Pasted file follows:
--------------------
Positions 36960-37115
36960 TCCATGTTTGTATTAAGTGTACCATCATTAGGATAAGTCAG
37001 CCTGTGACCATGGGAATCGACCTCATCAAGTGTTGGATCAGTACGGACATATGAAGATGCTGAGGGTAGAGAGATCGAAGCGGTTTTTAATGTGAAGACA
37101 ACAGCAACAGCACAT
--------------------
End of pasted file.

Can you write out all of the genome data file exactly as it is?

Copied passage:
Positions 36960-37115
36960 TCCATGTTTGTATTAAGTGTACCATCATTAGGATAAGTCAG
37001 CCTGTGACCATGGGAATCGACCTCATCAAGTGTTGGATCAGTACGGACATATGAAGATGCTGAGGGTAGAGAGATCGAAGCGGTTTTTAATGTGAAGACA
37101 ACAGCAACAGCACAT